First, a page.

A life recap over the past two months? Well, I recently started seeing a therapist. There’s that. I also completed a 168-hour TEFL course (Teaching English as a Foreign Language) and am now a fully qualified TEFL teacher. I signed up for a 10km charity run, my bank account got hacked into, I sat and drank juice with my nana and papa under a lime tree, and attended the Anzac Day memorial with such pride and gratitude. I experienced my first panic attack, hit my savings goal for the month, read two new books, went on a beautiful rainforest walk, and spent a lot of time crying in public. Stuck in a place of limbo and confusion, I’ve found myself playing tag with mind, constantly running between a state of anxiety to a warm happiness plateau.
For a few months now I’ve been struggling with anxiety and life adjustment issues. At first, it felt like I was swimming parallel to these issues but as the months went on and these issues went untreated, I noticed the direction and effort of my strokes were getting a lot harder, eventually landing me in a riptide of doubt, overthinking, hypersensitivity and fear. I had never experienced anything like this before; I felt inadequate in not being able to control my emotions and weak for having them in the first place. And yet, that big trodding elephant in the room was now starting to make a raucous in all areas of my brain. I was frustrated with it, I wanted nothing more than for this metaphorical elephant to make a quiet exit and close the door on its way out. But it doesn’t exactly like work that; the “out of sight out of mind” falls completely redundant when you can’t even see the damn thing. So, these past two months, I decided to do something about it; to get off my couch, go see my GP, get on the mental health care plan and put myself in the chair of a therapist’s room. Everyone’s journey is going to be undeniably different, but for me, showing up and being ready to work on myself was already such an assuring first step. If I can do that, I know I can make it out the other side and be better off for it.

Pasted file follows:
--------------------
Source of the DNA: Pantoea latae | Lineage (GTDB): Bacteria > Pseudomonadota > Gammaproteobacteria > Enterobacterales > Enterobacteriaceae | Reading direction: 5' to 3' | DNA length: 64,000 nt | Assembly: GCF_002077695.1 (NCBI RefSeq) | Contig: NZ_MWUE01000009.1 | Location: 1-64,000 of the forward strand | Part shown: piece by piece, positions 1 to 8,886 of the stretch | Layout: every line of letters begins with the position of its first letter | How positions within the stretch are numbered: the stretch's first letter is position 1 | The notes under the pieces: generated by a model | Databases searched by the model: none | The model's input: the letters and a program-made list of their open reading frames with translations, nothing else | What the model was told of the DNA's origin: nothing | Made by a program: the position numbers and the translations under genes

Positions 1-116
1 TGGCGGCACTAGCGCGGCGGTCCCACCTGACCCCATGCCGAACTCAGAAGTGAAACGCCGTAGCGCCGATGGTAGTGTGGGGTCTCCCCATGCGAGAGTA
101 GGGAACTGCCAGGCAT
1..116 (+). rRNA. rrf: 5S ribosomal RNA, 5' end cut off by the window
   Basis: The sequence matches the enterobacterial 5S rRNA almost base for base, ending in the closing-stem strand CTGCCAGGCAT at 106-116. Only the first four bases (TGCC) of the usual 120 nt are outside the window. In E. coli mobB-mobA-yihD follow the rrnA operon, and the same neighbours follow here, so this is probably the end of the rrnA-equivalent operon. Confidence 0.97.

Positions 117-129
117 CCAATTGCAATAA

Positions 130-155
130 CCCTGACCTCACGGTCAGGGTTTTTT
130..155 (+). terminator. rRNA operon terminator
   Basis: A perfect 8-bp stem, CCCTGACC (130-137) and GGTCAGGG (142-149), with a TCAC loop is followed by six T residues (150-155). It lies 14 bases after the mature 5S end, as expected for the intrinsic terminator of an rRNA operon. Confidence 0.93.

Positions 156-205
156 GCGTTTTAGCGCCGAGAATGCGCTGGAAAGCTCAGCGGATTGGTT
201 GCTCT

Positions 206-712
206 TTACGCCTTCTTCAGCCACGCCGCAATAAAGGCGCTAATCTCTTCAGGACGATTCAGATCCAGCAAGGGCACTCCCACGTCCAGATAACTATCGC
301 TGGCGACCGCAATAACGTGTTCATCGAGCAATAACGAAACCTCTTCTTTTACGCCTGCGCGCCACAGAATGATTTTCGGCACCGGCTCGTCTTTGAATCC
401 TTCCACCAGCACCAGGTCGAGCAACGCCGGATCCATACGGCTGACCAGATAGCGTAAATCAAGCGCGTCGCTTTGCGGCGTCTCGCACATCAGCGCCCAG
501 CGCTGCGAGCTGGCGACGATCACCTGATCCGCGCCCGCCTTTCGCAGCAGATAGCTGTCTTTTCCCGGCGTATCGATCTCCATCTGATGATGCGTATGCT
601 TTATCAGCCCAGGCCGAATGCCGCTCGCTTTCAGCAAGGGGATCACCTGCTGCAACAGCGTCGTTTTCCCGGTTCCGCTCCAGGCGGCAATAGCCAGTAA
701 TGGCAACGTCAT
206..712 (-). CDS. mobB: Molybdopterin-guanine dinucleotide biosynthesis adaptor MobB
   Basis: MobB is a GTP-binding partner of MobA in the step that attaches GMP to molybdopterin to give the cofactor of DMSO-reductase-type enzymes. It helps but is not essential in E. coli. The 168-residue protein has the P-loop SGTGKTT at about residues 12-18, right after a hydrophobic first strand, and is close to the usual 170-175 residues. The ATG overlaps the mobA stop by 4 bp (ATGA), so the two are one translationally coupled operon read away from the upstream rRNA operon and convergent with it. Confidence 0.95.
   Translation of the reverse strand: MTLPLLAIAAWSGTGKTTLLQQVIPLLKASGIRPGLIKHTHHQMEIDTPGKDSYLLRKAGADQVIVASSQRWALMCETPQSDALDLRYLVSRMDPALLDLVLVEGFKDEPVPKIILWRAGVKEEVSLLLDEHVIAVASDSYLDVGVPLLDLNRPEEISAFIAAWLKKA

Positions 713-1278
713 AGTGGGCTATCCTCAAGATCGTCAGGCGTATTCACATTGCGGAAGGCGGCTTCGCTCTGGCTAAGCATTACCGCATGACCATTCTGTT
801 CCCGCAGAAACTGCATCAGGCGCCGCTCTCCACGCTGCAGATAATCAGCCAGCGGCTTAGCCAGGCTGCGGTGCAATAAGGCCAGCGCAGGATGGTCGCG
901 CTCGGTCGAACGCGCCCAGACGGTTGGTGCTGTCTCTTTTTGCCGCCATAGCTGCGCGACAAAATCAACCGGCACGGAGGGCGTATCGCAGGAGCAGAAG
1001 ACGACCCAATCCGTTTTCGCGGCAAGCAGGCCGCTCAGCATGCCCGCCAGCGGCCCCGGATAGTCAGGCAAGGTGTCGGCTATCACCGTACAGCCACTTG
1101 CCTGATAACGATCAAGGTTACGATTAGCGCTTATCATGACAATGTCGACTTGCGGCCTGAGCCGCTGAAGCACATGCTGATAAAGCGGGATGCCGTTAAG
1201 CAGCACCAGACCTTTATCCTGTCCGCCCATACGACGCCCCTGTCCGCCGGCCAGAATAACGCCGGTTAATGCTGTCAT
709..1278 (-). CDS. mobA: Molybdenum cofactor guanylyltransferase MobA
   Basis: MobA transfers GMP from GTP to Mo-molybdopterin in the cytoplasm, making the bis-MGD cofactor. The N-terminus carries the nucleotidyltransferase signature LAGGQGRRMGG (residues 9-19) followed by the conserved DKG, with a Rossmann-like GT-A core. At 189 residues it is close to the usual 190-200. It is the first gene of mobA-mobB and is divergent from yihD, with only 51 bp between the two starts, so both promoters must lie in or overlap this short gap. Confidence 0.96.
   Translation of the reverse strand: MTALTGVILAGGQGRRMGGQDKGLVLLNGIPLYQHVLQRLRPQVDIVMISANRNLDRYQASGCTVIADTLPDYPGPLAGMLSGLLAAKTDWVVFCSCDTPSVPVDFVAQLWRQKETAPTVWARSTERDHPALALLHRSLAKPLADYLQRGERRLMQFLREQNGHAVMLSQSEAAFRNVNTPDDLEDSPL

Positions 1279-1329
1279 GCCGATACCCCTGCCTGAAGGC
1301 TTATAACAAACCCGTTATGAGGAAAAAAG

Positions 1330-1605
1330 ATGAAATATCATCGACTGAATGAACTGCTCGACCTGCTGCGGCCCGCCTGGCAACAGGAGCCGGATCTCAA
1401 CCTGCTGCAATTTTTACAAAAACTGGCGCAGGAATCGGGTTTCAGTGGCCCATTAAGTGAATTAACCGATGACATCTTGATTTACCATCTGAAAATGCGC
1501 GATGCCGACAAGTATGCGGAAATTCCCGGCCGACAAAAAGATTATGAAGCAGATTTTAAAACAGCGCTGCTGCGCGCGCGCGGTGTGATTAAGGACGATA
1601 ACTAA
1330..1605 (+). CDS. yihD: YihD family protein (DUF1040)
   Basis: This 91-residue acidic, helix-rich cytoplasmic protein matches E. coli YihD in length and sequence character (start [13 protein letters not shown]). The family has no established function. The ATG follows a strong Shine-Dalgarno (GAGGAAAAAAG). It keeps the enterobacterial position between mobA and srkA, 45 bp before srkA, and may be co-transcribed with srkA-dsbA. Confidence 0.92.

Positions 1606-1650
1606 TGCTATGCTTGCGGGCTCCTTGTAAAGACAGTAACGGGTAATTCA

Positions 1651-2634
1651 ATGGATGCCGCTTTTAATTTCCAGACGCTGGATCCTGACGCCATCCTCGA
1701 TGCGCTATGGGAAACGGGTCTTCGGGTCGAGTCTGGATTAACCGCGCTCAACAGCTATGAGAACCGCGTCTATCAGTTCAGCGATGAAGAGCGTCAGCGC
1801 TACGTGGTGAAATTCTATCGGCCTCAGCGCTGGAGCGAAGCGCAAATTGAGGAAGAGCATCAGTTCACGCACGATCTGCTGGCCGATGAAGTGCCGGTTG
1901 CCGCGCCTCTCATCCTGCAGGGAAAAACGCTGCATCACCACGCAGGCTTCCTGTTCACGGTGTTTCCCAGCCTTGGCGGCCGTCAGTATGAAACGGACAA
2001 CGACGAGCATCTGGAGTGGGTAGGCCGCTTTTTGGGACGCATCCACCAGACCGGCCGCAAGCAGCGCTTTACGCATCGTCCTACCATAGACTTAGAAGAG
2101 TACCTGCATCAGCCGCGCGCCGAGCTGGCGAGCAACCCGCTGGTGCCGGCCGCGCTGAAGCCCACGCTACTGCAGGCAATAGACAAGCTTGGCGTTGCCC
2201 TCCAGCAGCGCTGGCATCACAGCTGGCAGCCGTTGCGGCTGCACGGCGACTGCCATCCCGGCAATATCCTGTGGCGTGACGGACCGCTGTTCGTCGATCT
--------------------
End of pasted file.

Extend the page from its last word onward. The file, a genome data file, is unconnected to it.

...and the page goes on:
It was only yesterday that I watched a video of my favourite fitness influencer on YouTube sit down to a camera and tell her story of being diagnosed with PTSD, anxiety and depression. Mum walked into the kitchen where I was sitting with my laptop. “But, she’s always smiling! I would have never have guessed!” I said to mum. We always hear that telling our truths and our stories can be so powerful in educating, inspiring, and helping other people tell theirs. There is a camaraderie of sorts in knowing you aren’t alone, and I can guarantee you that if you haven’t experienced mental health issues yourself, somebody you love has. The one line that I keep coming back to throughout these past few weeks is that these thoughts and feelings don’t represent who I am, they are just happening to me. Between your GP, family and friends, blogs on the internet, therapists, podcasts, wellness apps, TV shows and books – there are so many resources to reach out to and lean upon. Yes, there is still so much unguarded stigmatisation around mental health, but the conversations are getting louder and more frequent. This is just one of them.